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Boyd v. United States
United States Supreme Court
142 U.S. 450 (1892)
John Boyd and Eugene Standley (defendants) were accused of murdering a man by shooting him during an attempted ferryboat robbery. At trial, detailed evidence was introduced that Boyd and Standley had robbed other people a few weeks earlier. The evidence of these prior robberies did not help to establish any fact needed to determine whether Boyd or Standley had actually shot the man during the ferryboat robbery. The jury convicted Boyd and Standley of murder, and they were sentenced to death. Boyd and Standley appealed, arguing that they were unfairly prejudiced by the extensive evidence of the prior robberies and that this evidence should have been excluded.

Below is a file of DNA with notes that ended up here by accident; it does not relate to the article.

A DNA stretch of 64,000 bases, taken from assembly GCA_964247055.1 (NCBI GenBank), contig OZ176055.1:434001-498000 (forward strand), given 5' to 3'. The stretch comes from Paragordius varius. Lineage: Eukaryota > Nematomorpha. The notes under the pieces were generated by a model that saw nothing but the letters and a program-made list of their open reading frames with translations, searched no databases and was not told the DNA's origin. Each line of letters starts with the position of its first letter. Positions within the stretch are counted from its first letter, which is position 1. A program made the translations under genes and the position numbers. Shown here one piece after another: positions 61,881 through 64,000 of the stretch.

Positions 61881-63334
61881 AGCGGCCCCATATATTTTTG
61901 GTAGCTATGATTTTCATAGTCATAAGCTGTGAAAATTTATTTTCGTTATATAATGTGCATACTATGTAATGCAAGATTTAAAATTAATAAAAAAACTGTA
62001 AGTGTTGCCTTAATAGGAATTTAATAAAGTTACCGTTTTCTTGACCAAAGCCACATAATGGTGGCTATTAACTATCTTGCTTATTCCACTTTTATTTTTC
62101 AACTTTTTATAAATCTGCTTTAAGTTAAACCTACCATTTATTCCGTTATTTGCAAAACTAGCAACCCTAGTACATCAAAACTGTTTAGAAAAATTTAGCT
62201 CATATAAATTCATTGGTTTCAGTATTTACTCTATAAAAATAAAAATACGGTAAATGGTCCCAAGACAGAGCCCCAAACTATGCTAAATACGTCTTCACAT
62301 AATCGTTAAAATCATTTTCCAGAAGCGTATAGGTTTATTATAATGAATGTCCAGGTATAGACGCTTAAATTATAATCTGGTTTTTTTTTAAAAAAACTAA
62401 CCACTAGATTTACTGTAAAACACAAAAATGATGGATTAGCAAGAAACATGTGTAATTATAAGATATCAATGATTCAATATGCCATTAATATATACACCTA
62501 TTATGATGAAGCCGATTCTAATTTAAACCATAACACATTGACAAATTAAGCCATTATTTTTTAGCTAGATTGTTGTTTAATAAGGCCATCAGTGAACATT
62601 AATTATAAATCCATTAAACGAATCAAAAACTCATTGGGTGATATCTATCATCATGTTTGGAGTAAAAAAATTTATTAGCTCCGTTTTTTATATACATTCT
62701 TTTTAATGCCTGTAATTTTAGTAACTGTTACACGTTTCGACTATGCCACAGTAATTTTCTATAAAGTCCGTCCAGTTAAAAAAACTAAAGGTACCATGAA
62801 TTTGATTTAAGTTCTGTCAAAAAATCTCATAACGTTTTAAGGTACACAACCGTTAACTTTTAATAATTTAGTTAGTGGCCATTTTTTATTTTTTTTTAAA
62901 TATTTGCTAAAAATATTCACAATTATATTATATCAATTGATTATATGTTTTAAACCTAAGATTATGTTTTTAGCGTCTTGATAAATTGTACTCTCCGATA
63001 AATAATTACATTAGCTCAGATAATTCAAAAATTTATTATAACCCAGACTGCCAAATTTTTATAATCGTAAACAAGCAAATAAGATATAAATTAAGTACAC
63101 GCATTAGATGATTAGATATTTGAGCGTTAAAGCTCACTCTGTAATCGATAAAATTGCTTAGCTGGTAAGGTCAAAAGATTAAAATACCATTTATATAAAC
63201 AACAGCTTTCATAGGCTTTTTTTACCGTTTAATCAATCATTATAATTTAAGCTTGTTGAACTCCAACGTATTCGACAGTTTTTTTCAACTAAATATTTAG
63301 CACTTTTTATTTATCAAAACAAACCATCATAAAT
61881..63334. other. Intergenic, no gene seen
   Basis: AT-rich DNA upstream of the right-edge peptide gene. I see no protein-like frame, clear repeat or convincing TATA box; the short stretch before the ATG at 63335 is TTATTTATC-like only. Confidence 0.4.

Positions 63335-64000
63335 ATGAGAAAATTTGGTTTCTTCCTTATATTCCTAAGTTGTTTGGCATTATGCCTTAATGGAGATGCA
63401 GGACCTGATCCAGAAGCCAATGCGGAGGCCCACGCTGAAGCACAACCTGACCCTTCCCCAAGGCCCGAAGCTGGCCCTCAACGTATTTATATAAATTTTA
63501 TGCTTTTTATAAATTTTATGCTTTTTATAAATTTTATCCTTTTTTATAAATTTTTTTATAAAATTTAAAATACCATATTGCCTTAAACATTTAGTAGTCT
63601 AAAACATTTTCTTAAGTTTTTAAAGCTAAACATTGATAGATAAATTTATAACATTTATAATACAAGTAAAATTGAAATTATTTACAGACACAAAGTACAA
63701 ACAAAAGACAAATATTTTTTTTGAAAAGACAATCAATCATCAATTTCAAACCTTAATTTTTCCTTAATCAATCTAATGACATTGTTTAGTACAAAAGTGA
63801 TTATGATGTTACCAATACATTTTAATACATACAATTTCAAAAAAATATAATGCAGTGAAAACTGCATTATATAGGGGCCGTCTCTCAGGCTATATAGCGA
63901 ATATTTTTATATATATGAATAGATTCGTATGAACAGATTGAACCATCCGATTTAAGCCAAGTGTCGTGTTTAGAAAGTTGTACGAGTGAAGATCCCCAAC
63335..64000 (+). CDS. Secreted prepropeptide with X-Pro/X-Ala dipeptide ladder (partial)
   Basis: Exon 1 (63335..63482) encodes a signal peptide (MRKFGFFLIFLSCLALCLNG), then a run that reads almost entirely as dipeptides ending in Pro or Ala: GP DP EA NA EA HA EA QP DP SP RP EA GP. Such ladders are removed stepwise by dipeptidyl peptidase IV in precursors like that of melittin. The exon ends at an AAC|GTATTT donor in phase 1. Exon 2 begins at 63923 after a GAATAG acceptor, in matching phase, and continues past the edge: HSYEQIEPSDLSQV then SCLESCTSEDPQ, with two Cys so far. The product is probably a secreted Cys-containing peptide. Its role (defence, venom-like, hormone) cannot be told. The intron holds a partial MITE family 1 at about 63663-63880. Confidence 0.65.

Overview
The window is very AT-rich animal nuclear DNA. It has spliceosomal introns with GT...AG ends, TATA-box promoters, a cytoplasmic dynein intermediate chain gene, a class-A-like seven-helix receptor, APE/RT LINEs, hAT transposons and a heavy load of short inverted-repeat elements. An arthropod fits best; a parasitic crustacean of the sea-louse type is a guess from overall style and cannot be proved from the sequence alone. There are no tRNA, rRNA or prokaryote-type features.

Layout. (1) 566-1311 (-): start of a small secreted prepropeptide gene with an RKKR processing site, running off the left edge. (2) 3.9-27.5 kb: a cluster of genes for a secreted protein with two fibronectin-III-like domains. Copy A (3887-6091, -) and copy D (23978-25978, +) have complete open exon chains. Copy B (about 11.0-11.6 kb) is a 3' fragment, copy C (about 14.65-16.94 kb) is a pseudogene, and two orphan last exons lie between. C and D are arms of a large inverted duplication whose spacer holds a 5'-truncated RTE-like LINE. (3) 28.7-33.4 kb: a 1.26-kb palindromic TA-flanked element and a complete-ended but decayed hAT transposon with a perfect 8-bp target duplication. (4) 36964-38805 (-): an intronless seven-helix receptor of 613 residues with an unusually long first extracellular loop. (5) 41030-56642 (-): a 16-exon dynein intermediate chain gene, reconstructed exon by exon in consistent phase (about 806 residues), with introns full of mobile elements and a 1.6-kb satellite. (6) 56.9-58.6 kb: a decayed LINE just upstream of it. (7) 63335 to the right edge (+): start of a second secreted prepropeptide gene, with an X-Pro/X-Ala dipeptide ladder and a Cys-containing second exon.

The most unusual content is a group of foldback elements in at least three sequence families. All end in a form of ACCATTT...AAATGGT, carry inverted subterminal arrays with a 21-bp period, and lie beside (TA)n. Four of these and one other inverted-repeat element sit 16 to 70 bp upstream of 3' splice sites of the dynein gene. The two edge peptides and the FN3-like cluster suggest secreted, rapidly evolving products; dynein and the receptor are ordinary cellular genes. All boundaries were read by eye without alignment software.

Rule of Law
Holding and Reasoning (Harlan, J.)
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